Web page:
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The CARES Act Encourages Charitable Contributions in 2020

By Diana L. Berlin & Colton F. Castro, Williams Parker Attorneys at Law

The Coronavirus Aid, Relief, and Economic Security Act (“CARES Act”) provides various tax benefits to both individuals and corporations, including an increase in allowable charitable deductions. These provisions promote donors to act upon their charitable intent this year, whether such intent is related to COVID-19 aid or any other meaningful charitable purpose.

For individuals who do not itemize deductions, the CARES Act provides a new above-the-line deduction for qualified charitable contributions up to $300 annually. This provision is not set to expire after 2020, so individuals may take advantage of this deduction in future years as well. To qualify, the contribution must be made in cash to a qualified public charity (which includes most public charities except for donor advised funds and certain supporting organizations) (“Qualified Charity”).
The CARES Act also provides benefits for individuals and corporations who itemize deductions when such taxpayers make a contribution of cash to a Qualified Charity and elect for such benefits to apply (“Qualified Contribution”).

For individuals who itemize deductions in 2020, the CARES Act changes the cap on a Qualified Contribution from 60 percent of the taxpayer’s contribution base (i.e. adjusted gross income computed without regard to any net operating loss carryback) to 100 percent of the taxpayer’s contribution base.
Thus, an individual who itemizes deductions may deduct a Qualified Contribution to the extent such contribution does not exceed the individual’s contribution base. Generally, an individual may carry over and deduct the excess Qualified Contribution over the following five-year period. In the case of a partnership or S-corporation, the election for such benefits to apply must be made separately by each partner or shareholder.

For corporations, the CARES Act changes the limitation from 10 percent to 25 percent of the corporation’s taxable income on the deduction for a Qualified Contribution for 2020. Thus, a corporation may deduct a Qualified Contribution to the extent such contribution does not exceed 25 percent of the corporation’s taxable income. The corporation will also be able to carry over and deduct the excess Qualified Contribution in the following five years, subject to standard limitations.
It is important to note that although the potential deduction for a Qualified Contribution is up to the taxpayer’s contribution base, the allowable deduction will be reduced by other charitable donations throughout the year.

The CARES Act also temporarily waives the required minimum distributions for certain defined contribution plans and individual retirement plans. Although an individual may wish to take advantage of this waiver, an individual above the age of 59½ (i.e. an individual who would not be subject to a 10 percent penalty for a non-coronavirus-related distribution) who itemizes deductions may consider taking advantage of the deduction for a Qualified Contribution up to his or her contribution base (as described above). If such individual receives a retirement plan distribution and makes a Qualified Contribution with the distribution, the benefit to the recipient Qualified Charity would be accelerated—perhaps allowing the donor to see the benefits of the Charitable Contribution during his or her lifetime—and the income tax that would be imposed on the individual or a non-charitable beneficiary from a taxable retirement plan distribution in the future would be reduced.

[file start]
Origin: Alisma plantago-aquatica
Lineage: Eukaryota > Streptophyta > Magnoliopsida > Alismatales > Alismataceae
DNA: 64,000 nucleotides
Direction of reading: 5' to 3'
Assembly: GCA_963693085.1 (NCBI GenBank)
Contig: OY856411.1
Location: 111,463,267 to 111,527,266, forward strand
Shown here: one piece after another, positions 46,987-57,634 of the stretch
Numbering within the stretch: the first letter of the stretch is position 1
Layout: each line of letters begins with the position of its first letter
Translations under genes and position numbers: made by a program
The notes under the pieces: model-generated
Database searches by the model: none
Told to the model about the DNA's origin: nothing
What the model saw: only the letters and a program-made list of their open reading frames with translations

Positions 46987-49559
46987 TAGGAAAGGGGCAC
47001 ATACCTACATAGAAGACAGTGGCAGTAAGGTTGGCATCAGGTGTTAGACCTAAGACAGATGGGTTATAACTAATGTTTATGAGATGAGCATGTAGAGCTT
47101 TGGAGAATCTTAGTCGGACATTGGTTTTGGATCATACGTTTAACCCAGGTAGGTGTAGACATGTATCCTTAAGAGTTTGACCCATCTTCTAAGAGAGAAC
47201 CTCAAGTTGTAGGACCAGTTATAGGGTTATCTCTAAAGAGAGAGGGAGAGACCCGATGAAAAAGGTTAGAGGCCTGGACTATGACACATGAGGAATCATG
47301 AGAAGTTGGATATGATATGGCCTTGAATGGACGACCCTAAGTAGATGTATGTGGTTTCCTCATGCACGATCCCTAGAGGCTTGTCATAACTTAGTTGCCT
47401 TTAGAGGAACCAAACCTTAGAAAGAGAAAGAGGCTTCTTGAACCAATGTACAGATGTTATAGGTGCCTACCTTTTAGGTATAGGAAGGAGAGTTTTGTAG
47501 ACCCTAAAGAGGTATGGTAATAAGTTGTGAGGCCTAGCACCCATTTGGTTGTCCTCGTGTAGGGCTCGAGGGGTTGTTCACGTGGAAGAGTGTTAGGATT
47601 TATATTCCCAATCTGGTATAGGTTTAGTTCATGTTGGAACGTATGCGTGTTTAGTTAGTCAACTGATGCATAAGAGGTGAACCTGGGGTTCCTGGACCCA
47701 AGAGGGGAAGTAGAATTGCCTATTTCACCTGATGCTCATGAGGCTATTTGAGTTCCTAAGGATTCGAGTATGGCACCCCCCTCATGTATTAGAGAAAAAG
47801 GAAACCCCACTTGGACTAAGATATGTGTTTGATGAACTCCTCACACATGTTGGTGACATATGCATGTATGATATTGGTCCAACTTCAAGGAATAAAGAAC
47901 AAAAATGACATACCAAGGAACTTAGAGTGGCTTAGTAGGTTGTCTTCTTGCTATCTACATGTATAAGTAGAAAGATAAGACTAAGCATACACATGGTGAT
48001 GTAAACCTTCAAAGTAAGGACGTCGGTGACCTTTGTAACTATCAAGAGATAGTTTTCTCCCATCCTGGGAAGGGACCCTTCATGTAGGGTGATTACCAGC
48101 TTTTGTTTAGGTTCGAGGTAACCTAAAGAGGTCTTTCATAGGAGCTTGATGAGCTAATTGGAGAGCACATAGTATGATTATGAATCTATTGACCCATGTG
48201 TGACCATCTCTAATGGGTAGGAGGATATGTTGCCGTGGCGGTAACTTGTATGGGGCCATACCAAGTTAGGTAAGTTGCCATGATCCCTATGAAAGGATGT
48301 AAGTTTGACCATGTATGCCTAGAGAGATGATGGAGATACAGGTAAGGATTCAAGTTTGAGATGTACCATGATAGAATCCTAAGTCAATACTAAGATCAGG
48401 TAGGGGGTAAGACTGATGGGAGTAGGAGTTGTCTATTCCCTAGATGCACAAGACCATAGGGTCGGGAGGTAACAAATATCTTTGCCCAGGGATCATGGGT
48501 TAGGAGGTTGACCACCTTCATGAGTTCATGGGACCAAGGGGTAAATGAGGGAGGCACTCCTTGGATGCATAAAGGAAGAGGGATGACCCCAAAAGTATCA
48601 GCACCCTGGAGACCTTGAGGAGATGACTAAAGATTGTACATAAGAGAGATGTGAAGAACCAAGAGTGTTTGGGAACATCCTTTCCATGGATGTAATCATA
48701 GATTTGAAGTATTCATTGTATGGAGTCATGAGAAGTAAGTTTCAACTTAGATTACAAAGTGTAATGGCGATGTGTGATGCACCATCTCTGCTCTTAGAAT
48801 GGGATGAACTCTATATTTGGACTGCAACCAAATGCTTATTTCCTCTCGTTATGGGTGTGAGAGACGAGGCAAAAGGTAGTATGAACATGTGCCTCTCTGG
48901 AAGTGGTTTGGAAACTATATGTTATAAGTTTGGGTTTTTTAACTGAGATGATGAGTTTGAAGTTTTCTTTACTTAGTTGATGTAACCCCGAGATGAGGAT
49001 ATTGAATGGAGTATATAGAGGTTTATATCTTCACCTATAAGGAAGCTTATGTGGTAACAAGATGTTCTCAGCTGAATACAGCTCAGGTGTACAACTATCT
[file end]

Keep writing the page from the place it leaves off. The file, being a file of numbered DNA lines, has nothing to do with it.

For an individual over the age of 70.5, Qualified Charitable Distributions are still a viable option to transfer up to $100,000 (reduced by certain post-age 70.5 deductions) per year directly to a Qualified Organization. The amount transferred will be excluded from the individual’s gross income.

Finally, the CARES Act changes the limitation on the deduction allowed for the charitable contribution of qualifying food inventory from a taxpayer’s trade or business during 2020 from 15 percent to 25 percent of (i) a C corporation’s taxable income (defined in the same manner referenced in footnote 1) and (ii) a non-C corporation taxpayer’s aggregate net income from all trades or businesses from which such contributions are made (computed without regard to charitable deductions).

Individuals and corporations may consider accelerating the fulfilment of their charitable intent during 2020 to both help charitable organizations now and benefit from the increased allowable charitable deductions under the CARES Act.

Diana L. Berlin and Colton F. Castro are attorneys with Williams Parker, which has had its roots in Sarasota for nearly a century. Diana and Colton help individuals and families accomplish their goals through comprehensive estate planning and estate and trust administration. Both hold an LLM in Taxation in addition to their JD.

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[1] Please note that taxable income for such purposes is calculated without regard to certain net operating loss carrybacks, capital loss carrybacks, and various other factors.

Selby Gardens is grateful to Williams parker logofor providing this information to our community.

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